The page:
Weight loss diets that work? Let’s see … “I can’t stand women who can’t get back to their original figure after having children.” That seemed like a ridiculous thing to say but somehow this throw-away comment fell onto fertile ground. Six months later – a starvation diet. It was easy enough. A week later, and 10 pounds were gone.
Then, a few years later, another innocuous remark, by another person. Another man, to be precise – quite likely, that’s important: “125 pounds? Well, you don’t need to weigh more.” It was probably forgotten the moment he turned back to his newspaper. And so it went, for years and years. Weight gain, weight loss, diets, exercising – a decade-long spiral.
Moments of emotional upheaval suggested food (and weight gain) just as those male voices suggested weight loss. And the food tasted good, the fullness in the stomach was reassuring, the slightly drugged feeling was a wonderful escape, the heaviness gave the feeling of groundedness that seemed otherwise so elusive. Then there were the occasional fantastic weight loss experiences!
But the spiral went up and up. This is what happens with yoyo dieting. Lose 10 pounds, gain 15. Lose 20 pounds, gain 30. Lose 30 pounds … you get the picture. It’s not just about losing weight but how to lose weight and keep it off.
When we analyze this little story, we see a number of things. Of course, they are not the only elements, and many of these elements are intricately intertwined. At any rate, looking at these elements can help untangle the web of obesity.
Expectations. Our culture is obsessed with weight and how much a person “should” weigh. Here’s a question. If you are reasonably healthy and fit, how much does your weight matter? There is a saying, “scales are for fish”. Let’s not let the scales dictate how we feel about our bodies.
Self esteem / self worth. So much of our self worth is tied up in what other people say about us (or worse yet, what we imagine they say about us). Even unimportant little comments can throw us for a loop if we already feel insecure in a certain area. For example, if I already feel insecure in my feminity or sexuality, a comment about my body shape by an important man in my life can inflict a wound that may fester for a long time.
Dieting. Weight loss diets don’t work for yoyo dieters. Dieting certainly works for some people, for example for the person who overdoes it a bit on Christmas and then goes on a diet to lose five pounds – and those five pounds stay off. Diets don’t work for most people with chronic weight problems. They need a lifestyle change.
Emotional eating. Being angry or lonely can trigger the desire to eat. Sadness, excitement, boredom, fear, resentments add to the list of triggers. Literally any feeling at all can be the reason to grab those chips, a couple of donuts, the bag of cookies, a chocolate bar, or bring on yet another trip to the fridge. Eating can simply be a response to emotions – a sort of companion – or it can be used to mask those feelings. Food can be a drug, a form of self medication.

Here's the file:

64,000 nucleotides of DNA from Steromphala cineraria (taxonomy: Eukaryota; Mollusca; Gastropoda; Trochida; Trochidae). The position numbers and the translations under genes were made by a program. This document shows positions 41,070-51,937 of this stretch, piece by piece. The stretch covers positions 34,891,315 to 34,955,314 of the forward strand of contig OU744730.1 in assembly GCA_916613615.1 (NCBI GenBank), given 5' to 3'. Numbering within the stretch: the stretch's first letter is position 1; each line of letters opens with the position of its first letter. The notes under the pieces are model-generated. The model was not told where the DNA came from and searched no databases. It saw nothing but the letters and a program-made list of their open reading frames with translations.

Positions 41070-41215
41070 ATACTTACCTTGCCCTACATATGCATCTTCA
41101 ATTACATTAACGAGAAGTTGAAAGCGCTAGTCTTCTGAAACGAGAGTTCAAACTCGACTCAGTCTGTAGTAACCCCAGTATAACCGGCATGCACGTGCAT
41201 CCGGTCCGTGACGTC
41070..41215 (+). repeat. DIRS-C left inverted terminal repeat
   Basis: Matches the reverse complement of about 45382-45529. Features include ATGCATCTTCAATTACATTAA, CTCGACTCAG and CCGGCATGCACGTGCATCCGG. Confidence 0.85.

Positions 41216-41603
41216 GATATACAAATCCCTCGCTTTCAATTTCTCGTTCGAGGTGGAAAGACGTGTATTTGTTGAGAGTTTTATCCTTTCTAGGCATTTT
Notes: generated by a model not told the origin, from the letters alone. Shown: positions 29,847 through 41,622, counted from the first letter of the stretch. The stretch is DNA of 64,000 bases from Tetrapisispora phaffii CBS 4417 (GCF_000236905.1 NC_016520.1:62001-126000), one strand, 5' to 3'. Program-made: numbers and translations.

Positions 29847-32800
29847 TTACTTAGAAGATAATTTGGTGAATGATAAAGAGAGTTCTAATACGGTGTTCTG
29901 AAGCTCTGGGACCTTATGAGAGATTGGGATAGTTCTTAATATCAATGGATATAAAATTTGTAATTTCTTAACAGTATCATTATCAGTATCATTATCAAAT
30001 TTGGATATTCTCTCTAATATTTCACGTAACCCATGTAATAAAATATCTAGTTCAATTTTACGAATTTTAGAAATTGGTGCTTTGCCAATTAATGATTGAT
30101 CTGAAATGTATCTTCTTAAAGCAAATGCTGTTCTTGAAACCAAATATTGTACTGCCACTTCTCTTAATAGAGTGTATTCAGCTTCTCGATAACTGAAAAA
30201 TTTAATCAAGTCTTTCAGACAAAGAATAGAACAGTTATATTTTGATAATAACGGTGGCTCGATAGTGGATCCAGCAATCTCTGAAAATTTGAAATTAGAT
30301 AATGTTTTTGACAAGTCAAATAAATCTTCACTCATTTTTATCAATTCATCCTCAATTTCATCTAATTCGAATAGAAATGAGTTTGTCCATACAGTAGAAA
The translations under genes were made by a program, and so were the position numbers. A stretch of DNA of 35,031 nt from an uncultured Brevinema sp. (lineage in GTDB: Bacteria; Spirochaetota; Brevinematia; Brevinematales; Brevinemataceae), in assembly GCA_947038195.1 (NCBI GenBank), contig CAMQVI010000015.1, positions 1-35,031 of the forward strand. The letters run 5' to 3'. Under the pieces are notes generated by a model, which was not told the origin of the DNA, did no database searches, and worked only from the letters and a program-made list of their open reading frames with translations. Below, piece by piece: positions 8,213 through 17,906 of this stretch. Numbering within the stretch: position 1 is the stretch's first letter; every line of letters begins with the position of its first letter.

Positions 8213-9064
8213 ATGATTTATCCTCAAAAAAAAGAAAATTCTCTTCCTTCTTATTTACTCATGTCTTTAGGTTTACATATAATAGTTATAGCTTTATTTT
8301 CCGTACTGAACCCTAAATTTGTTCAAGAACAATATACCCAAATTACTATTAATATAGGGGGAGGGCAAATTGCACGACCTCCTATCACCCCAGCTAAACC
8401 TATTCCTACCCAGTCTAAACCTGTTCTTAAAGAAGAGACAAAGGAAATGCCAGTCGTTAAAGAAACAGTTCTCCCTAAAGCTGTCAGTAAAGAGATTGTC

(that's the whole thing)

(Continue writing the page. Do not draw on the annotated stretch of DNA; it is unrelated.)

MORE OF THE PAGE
The physical experience of eating. What can I say – food just tastes and feels good, and if something tastes and feels good, it’s natural to want more of it. Pretty much everyone knows the experience of eating more than necessary. But for the overeater, it just doesn’t stop. There is often an actual inability – learned or “wired in the brain” – to understand and react to the cues of hunger and fullness. It’s like a car alarm that never goes off, or one that can’t be turned off.
The weight. The experience of being a “weighty person” is more reassuring than most people would think. One feels like a “person of substance”, someone who can’t be pushed around. The weight feels like insulation – it’s harder to get hurt when there is an armour for protection.
So …. if you recognize yourself in any of this and you want a change in your life, what are some of your options?
Another weight loss diet. There is a slim possibility that you haven’t tried the right diet yet. If you need to try that again, make sure you use one that you can see yourself following for a long time. The more variety that diet has, the greater the chance it’ll work. Says diet expert M.L. Dansiger, “The key to success is finding a diet plan that you can stick to”.
Psychotherapy / counselling. As mentioned above, overeating may be connected to psychological issues such as low self esteem. Many people with weight problems have suffered abuse as children. A good counsellor can help sort out these problems. Just having someone listen to some things that have been kept hidden for a long time can be the beginning of weight release. If you feel that counselling might help, get in touch with me and we’ll see what we can do. You can also go to the American Psychological Association for more information.
Overeaters Anonymous. Similar to Alcoholics Anonymous, these are support groups of peers who “have been there, done that, got the t-shirt”. You can find people there who have struggled with their weight and successfully kept it off for many years. Many people find that underneath their eating problem is a “living problem”. While by no means religious, Overeaters Anonymous is a spiritual approach.
… and, last not least: men and weight issues. We seem to think that women are the only ones who struggle with weight. There are lots of men who have weight issues, too. Because of cultural factors, these tend to be hidden – with the result that usually, men are very isolated around their weight issues. First of all, there are probably more women who are overweight, and second, men find it much, much harder to come together for support around such problems. Stay tuned for a section on men and weight issues.